"Eventually everything connects - people, ideas, objects. The quality of the connections is the key to quality per se."
― Charles Eames

billy rubin

obviously the name is generic. i know nothing of your region's cooking. what cultures got blended into your food?

i had a schoolteacher once who spent a few weeks on a houseboat somewhere in kashmir over the summer. he got homesick for american food and wanted pancakes, so went to town and bought all the necessary ingredients, including a bottle of maple syrup.

americans like that stuff, even though 99 percent of what s sold is just artificially flavored high fructose corn syrup.

anyway, he handed it off to the indian who was doing the cooking, who was totally mystified by the assignment. apparently the result was sort of half way between a chapatti and an american taco-- large,flat, and crispy. it was also quite sweet because the cook had poured all the maple syrup into the batter. not a successful recipe, but certainly memorable

i expected nothing but im still disappointed


The traditional food here is very varied. African food, unlike the rest of the continent, is not very prominent, apart from a few theme restaurants visited by tourists and locals. Since the mid 17th century, there have been successive waves of Dutch, British, French, German, and Portuguese immigrants. A huge influx was from Dutch colonies in Asia like Indonesia, as well as Indians. All these groups brought their food, making for a an interesting mixed cuisine. Later arrivals were Jewish refugees rom Eastern Europe, making this one of the countries with the largest Jewish communities in the world. There are also many Lebanese, Greek, Polish, and Chinese people here. After WWII, many Italian families decided to settle here, so we have an abundance of really excellent Italian restaurants as well. I guess you can see the food situation is similar to what you have in the USA.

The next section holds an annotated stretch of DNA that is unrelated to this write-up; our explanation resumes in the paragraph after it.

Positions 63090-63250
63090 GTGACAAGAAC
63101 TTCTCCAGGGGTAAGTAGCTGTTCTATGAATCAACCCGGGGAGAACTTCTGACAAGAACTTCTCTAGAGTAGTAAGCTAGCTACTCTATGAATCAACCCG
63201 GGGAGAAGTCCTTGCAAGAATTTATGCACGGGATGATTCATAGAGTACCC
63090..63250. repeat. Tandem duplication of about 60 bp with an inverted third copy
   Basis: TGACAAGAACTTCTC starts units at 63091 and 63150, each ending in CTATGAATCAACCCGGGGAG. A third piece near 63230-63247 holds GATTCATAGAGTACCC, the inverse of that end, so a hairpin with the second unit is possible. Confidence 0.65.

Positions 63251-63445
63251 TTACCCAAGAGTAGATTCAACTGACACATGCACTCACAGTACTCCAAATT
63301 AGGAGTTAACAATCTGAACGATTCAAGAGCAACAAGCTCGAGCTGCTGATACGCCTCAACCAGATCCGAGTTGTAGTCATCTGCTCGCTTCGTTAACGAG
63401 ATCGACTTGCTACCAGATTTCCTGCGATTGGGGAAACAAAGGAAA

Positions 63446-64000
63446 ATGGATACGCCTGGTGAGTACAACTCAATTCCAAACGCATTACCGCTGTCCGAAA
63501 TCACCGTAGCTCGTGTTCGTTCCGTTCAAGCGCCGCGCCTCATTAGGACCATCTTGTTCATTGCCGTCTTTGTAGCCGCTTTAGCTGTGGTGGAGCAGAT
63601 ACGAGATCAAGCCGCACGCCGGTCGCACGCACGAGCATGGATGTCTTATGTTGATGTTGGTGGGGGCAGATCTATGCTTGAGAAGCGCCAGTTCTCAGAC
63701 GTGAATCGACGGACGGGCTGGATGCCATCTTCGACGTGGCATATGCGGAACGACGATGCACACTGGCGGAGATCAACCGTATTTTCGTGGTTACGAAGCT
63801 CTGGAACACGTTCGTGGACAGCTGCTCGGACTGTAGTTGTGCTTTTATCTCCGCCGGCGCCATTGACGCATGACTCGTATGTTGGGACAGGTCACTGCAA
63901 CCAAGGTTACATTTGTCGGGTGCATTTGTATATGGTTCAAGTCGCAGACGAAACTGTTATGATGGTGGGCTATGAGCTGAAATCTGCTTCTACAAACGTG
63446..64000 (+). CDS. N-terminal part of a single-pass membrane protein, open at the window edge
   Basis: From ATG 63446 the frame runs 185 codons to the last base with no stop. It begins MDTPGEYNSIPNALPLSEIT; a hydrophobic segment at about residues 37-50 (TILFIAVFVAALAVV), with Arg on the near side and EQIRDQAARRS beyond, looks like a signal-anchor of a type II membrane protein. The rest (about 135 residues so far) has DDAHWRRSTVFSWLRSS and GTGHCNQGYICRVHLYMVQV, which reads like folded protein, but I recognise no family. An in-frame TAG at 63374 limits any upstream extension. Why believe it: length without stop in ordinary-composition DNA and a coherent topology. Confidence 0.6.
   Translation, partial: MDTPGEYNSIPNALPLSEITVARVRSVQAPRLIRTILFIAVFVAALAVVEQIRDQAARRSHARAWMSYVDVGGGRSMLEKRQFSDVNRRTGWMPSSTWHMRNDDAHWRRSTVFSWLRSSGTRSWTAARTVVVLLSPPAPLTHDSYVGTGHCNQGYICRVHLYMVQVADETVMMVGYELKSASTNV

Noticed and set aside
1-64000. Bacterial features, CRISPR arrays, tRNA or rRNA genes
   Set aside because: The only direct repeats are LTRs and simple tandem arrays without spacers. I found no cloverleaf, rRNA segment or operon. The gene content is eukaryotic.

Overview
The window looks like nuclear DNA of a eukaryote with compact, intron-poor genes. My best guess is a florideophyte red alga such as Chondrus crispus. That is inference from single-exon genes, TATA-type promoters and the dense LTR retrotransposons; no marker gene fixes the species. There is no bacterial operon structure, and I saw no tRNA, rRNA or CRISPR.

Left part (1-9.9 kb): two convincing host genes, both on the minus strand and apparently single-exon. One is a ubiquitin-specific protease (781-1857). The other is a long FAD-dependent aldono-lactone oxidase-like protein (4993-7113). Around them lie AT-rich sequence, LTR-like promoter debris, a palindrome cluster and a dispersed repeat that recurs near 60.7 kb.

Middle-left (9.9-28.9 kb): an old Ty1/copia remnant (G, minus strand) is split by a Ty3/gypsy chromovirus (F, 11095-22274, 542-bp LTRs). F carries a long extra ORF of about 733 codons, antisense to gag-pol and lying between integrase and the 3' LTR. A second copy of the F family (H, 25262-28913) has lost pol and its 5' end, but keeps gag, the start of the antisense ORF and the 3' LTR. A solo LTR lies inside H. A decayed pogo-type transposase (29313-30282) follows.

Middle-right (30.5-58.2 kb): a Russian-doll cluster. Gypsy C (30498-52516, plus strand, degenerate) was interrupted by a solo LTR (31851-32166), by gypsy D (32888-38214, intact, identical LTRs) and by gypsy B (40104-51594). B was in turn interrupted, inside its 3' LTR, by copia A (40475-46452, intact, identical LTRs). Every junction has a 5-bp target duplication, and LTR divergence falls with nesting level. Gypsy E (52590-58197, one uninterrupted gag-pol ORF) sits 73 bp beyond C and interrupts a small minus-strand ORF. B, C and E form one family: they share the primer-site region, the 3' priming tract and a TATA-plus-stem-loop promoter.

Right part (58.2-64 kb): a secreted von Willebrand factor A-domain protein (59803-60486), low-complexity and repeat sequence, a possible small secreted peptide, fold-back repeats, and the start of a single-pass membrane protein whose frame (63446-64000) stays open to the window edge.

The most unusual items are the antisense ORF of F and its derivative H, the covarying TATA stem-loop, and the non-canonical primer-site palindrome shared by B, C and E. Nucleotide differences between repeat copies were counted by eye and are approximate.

"Eventually everything connects - people, ideas, objects. The quality of the connections is the key to quality per se."
― Charles Eames

billy rubin

the US is uneven and diversity concentrated in the urban areas. i live in what some people call a food desert. the fresh prod7ce section in my local grocery store is about 15 feet wide, witu produce shipped 2000 miles from california and arizona, some als9 from the eastern seaboard, 400 miles.

when i moved here most of 20 years ago you had to drive 40 miles to find a mexican r3staurant. there was a a cheap chinese take out place in town, now there a mexican restaurant and a chinesea buffet about 15 miles away in the county seat, about 3000 people

here there are pizza chains and inependent pizza shops, generic amrrican mom and pop places, and national chain r3staurants, all in the county seat. if you want ethnic indian, thai, vietnamese, frenfh, italian, or similar, its 120 milss west or 75 east in the cities.

i expected nothing but im still disappointed